Genetic Basis of Drug Metabolism

Margaret K. Ma, Michael H. Woo, Howard L. Mcleod

Disclosures

Am J Health Syst Pharm. 2002;59(21) 

In This Article

Common Terminology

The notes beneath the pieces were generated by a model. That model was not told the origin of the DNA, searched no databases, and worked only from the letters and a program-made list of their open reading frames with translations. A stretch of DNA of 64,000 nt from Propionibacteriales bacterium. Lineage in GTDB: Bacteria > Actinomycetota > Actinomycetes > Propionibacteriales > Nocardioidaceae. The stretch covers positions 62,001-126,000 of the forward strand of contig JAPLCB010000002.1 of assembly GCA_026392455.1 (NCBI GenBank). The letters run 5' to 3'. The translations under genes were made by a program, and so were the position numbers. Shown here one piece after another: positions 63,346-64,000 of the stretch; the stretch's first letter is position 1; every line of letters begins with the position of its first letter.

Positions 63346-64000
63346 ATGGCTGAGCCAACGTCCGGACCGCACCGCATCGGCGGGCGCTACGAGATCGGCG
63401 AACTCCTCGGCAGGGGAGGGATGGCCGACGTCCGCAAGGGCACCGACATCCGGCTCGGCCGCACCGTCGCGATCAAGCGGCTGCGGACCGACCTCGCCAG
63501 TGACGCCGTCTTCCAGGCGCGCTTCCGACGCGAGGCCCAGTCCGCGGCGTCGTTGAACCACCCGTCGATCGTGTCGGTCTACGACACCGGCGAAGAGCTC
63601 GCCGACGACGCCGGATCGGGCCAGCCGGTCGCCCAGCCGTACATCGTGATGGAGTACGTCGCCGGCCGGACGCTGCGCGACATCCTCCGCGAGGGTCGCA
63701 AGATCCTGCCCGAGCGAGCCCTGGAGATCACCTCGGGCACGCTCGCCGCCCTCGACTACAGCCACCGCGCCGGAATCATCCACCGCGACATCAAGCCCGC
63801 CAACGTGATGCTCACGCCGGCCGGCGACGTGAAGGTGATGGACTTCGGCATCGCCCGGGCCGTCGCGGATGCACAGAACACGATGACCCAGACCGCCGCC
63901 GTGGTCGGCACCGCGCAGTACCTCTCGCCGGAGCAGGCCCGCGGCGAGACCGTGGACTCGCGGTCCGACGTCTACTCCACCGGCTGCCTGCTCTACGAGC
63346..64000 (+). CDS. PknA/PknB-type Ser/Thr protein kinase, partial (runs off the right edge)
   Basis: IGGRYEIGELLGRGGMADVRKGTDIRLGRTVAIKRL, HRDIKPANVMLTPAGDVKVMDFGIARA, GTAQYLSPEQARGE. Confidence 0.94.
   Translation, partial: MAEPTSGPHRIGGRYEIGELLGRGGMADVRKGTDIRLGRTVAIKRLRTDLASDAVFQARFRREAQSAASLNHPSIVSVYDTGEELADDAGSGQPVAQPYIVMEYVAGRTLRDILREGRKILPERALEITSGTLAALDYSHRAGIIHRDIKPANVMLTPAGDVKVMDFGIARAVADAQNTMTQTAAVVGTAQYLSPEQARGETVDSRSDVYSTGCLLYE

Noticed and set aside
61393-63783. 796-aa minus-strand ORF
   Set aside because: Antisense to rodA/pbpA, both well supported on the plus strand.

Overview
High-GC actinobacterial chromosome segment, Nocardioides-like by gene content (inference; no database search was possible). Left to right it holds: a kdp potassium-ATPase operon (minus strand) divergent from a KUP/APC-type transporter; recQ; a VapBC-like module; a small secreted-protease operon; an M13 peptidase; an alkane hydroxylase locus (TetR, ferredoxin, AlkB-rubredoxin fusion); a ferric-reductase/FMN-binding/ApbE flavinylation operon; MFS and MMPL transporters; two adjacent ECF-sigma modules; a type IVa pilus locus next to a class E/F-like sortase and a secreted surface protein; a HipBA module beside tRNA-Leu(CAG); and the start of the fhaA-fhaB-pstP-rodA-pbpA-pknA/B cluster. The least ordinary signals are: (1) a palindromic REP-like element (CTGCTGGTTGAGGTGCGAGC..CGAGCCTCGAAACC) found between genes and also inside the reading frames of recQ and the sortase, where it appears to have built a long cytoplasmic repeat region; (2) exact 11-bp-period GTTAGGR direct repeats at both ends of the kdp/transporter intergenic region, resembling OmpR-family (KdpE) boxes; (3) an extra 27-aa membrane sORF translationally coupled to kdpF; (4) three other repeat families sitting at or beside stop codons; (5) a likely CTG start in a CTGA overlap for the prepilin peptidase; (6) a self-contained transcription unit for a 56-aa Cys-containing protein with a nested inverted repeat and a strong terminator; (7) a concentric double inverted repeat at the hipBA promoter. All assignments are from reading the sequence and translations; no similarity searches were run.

DNA consists of four bases: adenine, guanine, thymine, and cytosine. Any combination of three nucleic acids can form a codon, which is transcribed into mRNA and translated into a particular amino acid (e.g., ACG encodes for threonine). The stop codon, TAG, terminates protein synthesis. An incorrectly placed stop codon in a gene, caused by mutation, prematurely truncates an amino acid chain and may form a nonfunctional protein. Many of the variations in the human genome are single base changes, termed SNPs. A mutation of one nucleotide of a codon may result in either a change in the coded amino acid (nonsynonymous SNP) or no change (silent polymorphism or synonymous SNP). Since each person has a pair of each chromosome, he or she has two alleles for each gene, one on each chromosome. Different alleles produce variations in inherited characteristics, such as eye color and blood type. In an individual, one form of the allele (the dominant one) may be expressed more than another form (the recessive one). Two identical alleles result in a homozygous dominant or homozygous recessive trait of that gene. A combination of two different alleles leads to a heterozygous trait. One or more genes that code for a particular protein, such as an enzyme or a receptor, may be expressed in different amounts in different tissues. In this review, all individual alleles (or genes) are referenced by their gene name (e.g., CYP2D6), followed by an asterisk and an Arabic number (e.g., CYP2D6*1 designates the wild-type allele and CYP2D6*3 is a mutant allele).[6]

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